As a member of a task force called PEALL (Proclaiming Education for All), I was a part of a small group to pull together a history of theological education and Christian formation since 1968 in order to inform the church about where we’ve been, where we are, and where we might be headed. Our task force was not prescriptive, but we did ask numerous questions, some of which had to do with whether our triennial funding structure and the way in which we set priorities is effective in any area of church programming. Some of what we observed indicated that changing priorities every three years often hampers meaningful development in areas the church has previously deemed important. Likewise when funding shifts every three years, continuity and quality are invariably lost, or previous priorities are never implemented. Such was the case many times in the areas of theological education and Christian formation during the 40 years we surveyed.

The Episcopal Church’s Executive Council approved nearly a quarter of a million dollars to fund this task force. By the time the work of the group had come to a close and the report had been made, all of the offices to which the task force had related had been, not just reorganized, but in some cases, reconfigured in a way that work which had been ongoing had no place for follow up. That was before General Convention. Now with the cuts made at General Convention, some of the program areas have been totally eliminated. The irony? One of the messages of that report was that countless networks had sprung up over the years because the church was not providing, on a national level, what was needed. New curricula have been developed by dioceses. New partnerships have been initiated between dioceses because support has not been available elsewhere. New pedagogies and venues for preparing for both lay and ordained ministries have been established outside seminaries and without the help of national staff or General Convention actions.

During General Convention there was much talk about “subsidiarity.” Briefly stated, that means that things which can be done better on a local level should not be done on a national level. While in many ways the aforementioned study demonstrated that things can be and often are done on a local level, the fruits of the work, the recommendations, affirmations and challenges on which the church had spent that nearly quarter-of-a-million dollars, was not integrated effectively into any of the major structures on a national level: not the Church Center; not Executive Council; not General Convention. It was not used to inform budget priorities. While some of my colleagues on the task force might see things quite differently, I have begun to wonder whether this effort was one more exercise in futility, not because we didn’t work hard, but because I wonder if our work, and precious dollars were wasted.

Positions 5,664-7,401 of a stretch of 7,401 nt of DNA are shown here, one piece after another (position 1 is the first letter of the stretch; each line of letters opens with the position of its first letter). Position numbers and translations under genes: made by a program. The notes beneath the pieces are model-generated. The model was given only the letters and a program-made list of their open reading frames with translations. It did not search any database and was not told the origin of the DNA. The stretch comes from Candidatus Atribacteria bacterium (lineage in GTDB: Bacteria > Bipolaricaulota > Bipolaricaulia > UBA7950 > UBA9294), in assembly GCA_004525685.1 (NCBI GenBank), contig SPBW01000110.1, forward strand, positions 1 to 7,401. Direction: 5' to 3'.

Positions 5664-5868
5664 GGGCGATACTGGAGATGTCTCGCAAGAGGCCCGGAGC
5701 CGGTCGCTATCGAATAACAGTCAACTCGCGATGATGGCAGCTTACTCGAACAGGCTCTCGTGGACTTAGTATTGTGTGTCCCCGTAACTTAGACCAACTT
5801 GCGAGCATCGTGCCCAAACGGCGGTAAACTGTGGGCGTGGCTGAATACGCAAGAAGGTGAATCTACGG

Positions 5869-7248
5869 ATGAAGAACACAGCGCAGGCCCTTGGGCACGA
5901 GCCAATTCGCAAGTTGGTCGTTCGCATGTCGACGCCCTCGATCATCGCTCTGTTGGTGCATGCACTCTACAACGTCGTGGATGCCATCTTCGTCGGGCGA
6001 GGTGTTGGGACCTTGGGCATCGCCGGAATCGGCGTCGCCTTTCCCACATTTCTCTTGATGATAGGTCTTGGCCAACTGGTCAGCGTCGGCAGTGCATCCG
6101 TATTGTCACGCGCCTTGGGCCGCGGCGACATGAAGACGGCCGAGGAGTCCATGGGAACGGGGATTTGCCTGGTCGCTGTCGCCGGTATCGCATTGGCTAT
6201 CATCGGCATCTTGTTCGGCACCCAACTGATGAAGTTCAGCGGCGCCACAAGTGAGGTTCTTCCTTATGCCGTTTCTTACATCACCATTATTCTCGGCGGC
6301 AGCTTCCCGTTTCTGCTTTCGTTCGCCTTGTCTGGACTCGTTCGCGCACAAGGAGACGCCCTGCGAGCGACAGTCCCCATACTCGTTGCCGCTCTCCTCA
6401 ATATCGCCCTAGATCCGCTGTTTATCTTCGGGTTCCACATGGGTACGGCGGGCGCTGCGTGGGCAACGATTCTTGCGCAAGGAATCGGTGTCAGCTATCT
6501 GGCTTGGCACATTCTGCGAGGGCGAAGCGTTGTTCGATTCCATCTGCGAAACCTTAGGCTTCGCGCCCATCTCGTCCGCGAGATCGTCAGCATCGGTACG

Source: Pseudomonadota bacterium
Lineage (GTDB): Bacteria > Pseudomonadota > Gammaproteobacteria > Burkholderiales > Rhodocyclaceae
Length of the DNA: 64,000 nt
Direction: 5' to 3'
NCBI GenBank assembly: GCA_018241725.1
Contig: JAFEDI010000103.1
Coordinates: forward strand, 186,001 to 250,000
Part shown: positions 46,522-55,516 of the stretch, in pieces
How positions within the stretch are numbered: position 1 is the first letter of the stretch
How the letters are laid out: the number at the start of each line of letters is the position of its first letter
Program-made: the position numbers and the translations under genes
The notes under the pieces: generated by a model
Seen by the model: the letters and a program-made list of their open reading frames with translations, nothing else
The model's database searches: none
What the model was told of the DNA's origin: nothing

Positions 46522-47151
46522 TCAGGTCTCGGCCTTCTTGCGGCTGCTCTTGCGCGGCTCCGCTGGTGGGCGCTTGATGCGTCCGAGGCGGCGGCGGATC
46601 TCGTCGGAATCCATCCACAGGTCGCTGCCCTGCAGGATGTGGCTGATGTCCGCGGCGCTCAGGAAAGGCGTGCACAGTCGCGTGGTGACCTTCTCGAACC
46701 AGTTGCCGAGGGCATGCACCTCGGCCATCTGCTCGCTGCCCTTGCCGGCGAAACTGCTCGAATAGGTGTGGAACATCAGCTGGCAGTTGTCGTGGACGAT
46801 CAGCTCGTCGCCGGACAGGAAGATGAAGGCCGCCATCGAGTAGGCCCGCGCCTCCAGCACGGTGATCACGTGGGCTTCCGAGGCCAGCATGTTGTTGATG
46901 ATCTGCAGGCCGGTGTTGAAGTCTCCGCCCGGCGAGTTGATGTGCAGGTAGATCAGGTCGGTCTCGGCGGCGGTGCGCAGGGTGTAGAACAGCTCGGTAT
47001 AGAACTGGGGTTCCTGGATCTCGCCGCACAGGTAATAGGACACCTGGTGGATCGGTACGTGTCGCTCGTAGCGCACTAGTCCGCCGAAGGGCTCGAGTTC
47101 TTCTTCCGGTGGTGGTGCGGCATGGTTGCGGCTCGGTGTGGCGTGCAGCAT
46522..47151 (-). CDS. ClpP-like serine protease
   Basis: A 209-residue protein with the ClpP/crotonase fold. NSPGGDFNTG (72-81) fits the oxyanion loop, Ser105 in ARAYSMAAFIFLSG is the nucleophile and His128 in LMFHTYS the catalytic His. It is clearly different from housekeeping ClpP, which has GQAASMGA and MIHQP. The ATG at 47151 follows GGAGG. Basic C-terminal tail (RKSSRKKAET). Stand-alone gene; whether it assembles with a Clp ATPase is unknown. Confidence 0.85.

Read it all here.

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From the PDF:

I turn back to Greenleaf because, after reflecting on my own experience, I believe that when I came to the Episcopal Church in 1977, his definition was primarily the one that pushed the phrase into being in the church. And all the while I’d thought it was from our understanding of the gospel! So often the church takes its lead from organizational theories and methodologies it should know itself. Who better to define “servant leadership?”

Now that is startling. I would have thought the theory of servant leadership came from the Gospel, too.

I'm with Suzanne, I believe that we need to rethink many aspects of how our church operates, from top to bottom.

June Butler